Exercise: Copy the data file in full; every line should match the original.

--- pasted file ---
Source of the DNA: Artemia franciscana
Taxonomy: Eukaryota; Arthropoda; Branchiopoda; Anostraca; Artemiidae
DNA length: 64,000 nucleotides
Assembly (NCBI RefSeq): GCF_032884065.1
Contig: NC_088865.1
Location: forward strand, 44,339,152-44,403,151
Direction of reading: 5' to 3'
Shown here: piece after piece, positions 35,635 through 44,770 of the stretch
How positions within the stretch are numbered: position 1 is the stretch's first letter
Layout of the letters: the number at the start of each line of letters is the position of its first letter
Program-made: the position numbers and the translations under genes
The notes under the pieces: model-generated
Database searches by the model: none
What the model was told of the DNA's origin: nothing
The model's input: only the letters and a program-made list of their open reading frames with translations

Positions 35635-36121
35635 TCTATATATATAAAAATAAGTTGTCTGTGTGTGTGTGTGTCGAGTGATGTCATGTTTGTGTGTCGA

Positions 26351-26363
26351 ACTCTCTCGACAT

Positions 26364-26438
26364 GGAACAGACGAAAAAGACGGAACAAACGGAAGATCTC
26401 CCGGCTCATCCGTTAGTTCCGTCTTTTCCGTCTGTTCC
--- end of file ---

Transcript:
Source of the DNA: Artemia franciscana
Taxonomy: Eukaryota; Arthropoda; Branchiopoda; Anostraca; Artemiidae
DNA length: 64,000 nucleotides
Assembly (NCBI RefSeq): GCF_032884065.1
Contig: NC_088865.1
Location: forward strand, 44,339,152-44,403,151
Direction of reading: 5' to 3'
Shown here: piece after piece, positions 35,635 through 44,770 of the stretch
How positions within the stretch are numbered: position 1 is the stretch's first letter
Layout of the letters: the number at the start of each line of letters is the position of its first letter
Program-made: the position numbers and the translations under genes
The notes under the pieces: model-generated
Database searches by the model: none
What the model was told of the DNA's origin: nothing
The model's input: only the letters and a program-made list of their open reading frames with translations

Positions 35635-36121
35635 TCTATATATATAAAAATAAGTTGTCTGTGTGTGTGTGTGTCGAGTGATGTCATGTTTGTGTGTCGA

Positions 26351-26363
26351 ACTCTCTCGACAT

Positions 26364-26438
26364 GGAACAGACGAAAAAGACGGAACAAACGGAAGATCTC
26401 CCGGCTCATCCGTTAGTTCCGTCTTTTCCGTCTGTTCC